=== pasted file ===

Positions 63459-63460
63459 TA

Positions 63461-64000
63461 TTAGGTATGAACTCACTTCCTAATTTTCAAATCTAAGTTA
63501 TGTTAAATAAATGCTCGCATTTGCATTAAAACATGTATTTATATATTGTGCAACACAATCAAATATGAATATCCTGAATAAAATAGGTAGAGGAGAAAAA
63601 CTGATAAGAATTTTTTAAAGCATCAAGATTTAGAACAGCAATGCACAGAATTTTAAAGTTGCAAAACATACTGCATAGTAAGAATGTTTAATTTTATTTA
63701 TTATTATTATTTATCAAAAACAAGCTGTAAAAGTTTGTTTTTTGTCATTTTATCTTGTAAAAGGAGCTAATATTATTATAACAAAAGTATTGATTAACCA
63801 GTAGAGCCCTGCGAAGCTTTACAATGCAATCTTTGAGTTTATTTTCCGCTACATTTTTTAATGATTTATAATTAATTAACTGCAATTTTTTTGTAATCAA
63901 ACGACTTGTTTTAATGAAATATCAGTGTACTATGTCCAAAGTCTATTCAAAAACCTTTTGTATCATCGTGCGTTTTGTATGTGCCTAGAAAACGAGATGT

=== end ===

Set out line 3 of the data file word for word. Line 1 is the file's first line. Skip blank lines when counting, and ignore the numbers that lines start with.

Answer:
Positions 63461-64000